Before You Quit Your Job | What to Do to Preserve Your Legal Rights

Are you thinking about quitting your job? Maybe you’ve worked there 5 years, 5 months, or 5 days. It doesn’t really matter. Before you make the decision to quit your job you have to understand that, in many respects, you’re making a legal decision. A legal decision that could affect whether or not you’ll be able to recover if your rights have been violated. If you’re watching this video and you’re at our website, it means that you probably have some concerns about working for your employer. And if you’re thinking about quitting your job, it means that things have gotten so bad that you really can’t stand another day working for your employer.

But here’s the thing. You can’t just quit so quick. If you do you may be sorry that you acted without thinking. So, when is the right time to quit? Well, if you think that you may have an action against your employer, a legal action, it’s the right time to quit when the conditions in the workplace have become so intolerable that a reasonable person would think that you had no choice but to resign.

How do you know it’s gotten so bad at work that a reasonable person, not you, but a reasonable person in your shoes, would think that you made the right decision?

Before you quit, there are some things you really must do first before you quit.

Report What is Causing You to Quit

You need to make sure that you report whatever it is that is causing you to quit. You need to put your report, preferably in writing. A lot of times people can say things, they think they’ve reported, they think they’ve communicated; but in a court of law when I have to stand up in front of the jury and say “take my clients word for it they really told the employer about these problems;” that’s not the best place to be. The best place to be is having an email to the supervisor or manager where the employee has specifically reported the conditions that are causing them to quit.

Get Some Advice Before You Quit Your Job!

The next important thing you need to do is get some advice. You need a reasonable person to stand in your shoes. In order find a reasonable person you need not look much further than your own personal life. Talk to your friends, talk to your parents, talk to your children, talk to your doctor, talk to you therapist. Get their advice. Find out if any of them think you should quit your job.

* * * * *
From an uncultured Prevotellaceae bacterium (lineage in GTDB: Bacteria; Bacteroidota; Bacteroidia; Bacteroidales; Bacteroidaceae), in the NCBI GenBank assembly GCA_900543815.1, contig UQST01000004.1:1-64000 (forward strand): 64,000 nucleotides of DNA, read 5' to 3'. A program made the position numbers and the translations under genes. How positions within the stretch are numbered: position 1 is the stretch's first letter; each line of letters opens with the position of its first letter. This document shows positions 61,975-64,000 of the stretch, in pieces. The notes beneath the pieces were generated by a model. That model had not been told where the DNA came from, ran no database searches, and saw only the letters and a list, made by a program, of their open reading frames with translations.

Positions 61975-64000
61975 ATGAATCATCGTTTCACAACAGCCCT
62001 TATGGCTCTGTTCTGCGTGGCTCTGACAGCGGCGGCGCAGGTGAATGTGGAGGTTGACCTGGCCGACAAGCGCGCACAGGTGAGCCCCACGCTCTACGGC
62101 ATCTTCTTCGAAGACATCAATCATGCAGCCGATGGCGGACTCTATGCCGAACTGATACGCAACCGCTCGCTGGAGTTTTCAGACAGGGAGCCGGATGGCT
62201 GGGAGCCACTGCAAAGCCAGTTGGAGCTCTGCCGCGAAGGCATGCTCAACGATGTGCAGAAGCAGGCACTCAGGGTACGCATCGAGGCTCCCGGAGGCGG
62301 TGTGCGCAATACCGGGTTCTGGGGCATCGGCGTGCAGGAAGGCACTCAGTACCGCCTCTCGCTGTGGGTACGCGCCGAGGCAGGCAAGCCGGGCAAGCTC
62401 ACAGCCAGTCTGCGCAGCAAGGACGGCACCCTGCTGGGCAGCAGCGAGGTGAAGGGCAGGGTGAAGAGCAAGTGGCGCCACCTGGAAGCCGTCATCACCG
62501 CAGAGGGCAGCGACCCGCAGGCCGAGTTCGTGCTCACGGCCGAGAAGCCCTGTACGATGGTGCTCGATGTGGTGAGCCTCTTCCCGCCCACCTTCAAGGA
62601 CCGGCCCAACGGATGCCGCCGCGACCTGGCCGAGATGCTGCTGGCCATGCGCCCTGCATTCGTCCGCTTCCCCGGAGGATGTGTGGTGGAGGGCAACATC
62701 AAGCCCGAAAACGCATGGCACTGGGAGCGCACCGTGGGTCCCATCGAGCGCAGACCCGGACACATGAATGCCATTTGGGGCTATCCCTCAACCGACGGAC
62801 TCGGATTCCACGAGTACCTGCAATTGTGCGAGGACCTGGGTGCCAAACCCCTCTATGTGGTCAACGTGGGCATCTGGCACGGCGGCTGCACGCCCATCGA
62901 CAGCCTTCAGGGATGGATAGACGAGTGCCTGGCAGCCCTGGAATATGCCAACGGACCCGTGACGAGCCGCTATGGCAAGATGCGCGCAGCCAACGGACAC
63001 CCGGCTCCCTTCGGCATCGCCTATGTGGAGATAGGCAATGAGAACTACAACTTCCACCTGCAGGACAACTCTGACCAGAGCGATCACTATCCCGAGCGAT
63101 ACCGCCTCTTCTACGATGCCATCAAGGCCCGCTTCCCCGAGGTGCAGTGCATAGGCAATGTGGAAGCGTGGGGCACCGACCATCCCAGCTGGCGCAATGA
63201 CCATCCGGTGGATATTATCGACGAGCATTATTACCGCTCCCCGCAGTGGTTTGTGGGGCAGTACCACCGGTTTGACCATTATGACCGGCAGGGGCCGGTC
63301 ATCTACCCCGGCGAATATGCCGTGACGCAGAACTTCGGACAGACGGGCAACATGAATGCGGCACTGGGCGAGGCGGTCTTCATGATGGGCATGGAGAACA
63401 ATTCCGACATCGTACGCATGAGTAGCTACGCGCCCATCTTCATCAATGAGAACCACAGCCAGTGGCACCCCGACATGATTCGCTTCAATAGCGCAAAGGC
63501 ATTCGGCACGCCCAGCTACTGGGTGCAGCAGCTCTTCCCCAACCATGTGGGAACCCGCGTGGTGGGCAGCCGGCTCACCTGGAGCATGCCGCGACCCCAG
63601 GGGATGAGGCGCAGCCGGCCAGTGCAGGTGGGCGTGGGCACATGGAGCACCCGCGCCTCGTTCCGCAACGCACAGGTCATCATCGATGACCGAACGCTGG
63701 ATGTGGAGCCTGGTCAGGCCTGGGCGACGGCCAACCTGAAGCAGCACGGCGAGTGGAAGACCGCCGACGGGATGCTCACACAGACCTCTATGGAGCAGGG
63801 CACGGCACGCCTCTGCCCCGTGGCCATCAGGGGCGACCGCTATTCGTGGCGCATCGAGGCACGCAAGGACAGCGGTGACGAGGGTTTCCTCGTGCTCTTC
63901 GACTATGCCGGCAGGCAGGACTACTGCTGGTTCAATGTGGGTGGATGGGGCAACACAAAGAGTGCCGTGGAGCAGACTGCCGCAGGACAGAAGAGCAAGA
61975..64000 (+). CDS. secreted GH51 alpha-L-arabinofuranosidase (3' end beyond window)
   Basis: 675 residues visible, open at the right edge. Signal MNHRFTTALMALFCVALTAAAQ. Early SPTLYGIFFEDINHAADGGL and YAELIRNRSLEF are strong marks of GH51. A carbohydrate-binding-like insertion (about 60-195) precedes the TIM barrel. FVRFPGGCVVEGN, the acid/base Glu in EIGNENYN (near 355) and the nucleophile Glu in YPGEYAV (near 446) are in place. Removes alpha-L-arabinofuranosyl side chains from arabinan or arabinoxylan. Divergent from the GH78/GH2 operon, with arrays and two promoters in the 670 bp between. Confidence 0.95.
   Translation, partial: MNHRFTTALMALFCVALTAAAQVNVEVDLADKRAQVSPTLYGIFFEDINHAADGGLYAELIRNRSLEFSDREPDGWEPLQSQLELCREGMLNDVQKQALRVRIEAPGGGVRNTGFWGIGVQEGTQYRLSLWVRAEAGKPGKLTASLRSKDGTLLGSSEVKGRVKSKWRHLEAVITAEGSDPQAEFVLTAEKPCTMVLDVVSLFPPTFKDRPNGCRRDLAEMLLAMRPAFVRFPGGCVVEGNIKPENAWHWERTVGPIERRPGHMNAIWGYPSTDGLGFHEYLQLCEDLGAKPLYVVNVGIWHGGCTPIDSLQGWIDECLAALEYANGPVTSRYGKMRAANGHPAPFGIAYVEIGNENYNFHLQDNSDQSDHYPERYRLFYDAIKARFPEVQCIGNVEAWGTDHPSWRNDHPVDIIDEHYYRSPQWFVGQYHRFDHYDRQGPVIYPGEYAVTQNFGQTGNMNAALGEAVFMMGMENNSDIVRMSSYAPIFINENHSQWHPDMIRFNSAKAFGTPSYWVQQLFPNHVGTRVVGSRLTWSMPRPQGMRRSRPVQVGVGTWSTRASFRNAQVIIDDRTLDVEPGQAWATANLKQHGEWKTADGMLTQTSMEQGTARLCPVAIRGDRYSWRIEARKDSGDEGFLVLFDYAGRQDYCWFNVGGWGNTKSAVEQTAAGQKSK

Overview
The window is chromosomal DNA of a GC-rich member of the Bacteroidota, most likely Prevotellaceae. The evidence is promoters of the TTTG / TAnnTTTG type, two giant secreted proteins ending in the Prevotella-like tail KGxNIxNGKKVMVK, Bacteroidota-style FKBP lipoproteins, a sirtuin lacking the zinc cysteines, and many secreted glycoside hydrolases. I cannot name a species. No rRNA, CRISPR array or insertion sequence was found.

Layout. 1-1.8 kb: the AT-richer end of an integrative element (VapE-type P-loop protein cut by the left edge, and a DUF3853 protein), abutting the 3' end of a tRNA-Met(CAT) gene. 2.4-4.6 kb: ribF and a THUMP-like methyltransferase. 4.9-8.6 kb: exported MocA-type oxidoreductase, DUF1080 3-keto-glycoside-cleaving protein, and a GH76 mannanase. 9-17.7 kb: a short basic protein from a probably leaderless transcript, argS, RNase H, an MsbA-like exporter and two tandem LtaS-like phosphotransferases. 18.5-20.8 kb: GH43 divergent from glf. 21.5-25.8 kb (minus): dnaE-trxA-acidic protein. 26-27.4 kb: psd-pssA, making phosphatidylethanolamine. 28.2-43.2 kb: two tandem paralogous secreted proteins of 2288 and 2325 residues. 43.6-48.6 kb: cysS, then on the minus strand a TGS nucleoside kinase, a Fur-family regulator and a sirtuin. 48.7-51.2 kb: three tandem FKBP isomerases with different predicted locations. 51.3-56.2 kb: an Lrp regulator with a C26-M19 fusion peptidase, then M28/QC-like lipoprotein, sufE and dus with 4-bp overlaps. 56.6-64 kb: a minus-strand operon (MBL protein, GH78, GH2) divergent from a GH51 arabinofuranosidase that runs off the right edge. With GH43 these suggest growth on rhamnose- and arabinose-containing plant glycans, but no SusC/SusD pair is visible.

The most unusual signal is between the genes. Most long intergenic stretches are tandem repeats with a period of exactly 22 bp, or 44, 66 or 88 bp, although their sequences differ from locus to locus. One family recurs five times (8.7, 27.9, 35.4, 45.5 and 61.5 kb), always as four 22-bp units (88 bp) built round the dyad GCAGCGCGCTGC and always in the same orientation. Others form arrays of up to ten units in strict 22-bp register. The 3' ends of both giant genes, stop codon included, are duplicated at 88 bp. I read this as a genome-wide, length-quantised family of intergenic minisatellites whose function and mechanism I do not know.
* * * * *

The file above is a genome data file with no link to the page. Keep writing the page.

If you are truly in intolerable conditions and your story is such that you should quit, your friends, your family, your doctor, they should all be supporting you and telling you the advice that, yes, if they were you they would quit. Because ultimately your lawyer, a guy like me or a woman like me, is got to stand up in front of a jury and tell the story that has that jury saying “if that happened to me, I would quit.”

Think it Through

You’ve got to think this through. Don’t just quit just because something upsetting happened to you that day. There’s no straw that broke the camel’s back; there’s no requirement that you quit all at once. Okay, if at it first, you’re thinking that you may want to quit your job, start by first taking some administrative time off. You’re entitled to sick days, vacation days, other places employment may have compensatory time off, sabbatical, and other leave programs that allow you to exit the workplace but keep you’re employed status. While you’re employed you have a better opportunity to get a new job. So, don’t just quit and shoot from hip. Have a plan, execute the plan.

And by all means, even though it’s not written here, you’re at our website; you should be thinking about contacting an attorney and finding about finding out about your rights. By contacting an attorney and speaking about what’s happening to you at work you can get a clearer picture about whether or not it’s time to quit or stick. Visit our BLG homepage for more information.


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